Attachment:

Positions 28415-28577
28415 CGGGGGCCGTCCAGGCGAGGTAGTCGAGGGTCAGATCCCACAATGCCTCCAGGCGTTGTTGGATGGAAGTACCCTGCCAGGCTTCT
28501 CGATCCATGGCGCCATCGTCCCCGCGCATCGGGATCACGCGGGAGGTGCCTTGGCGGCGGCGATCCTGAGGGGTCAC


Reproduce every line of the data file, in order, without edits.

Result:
Positions 28415-28577
28415 CGGGGGCCGTCCAGGCGAGGTAGTCGAGGGTCAGATCCCACAATGCCTCCAGGCGTTGTTGGATGGAAGTACCCTGCCAGGCTTCT
28501 CGATCCATGGCGCCATCGTCCCCGCGCATCGGGATCACGCGGGAGGTGCCTTGGCGGCGGCGATCCTGAGGGGTCAC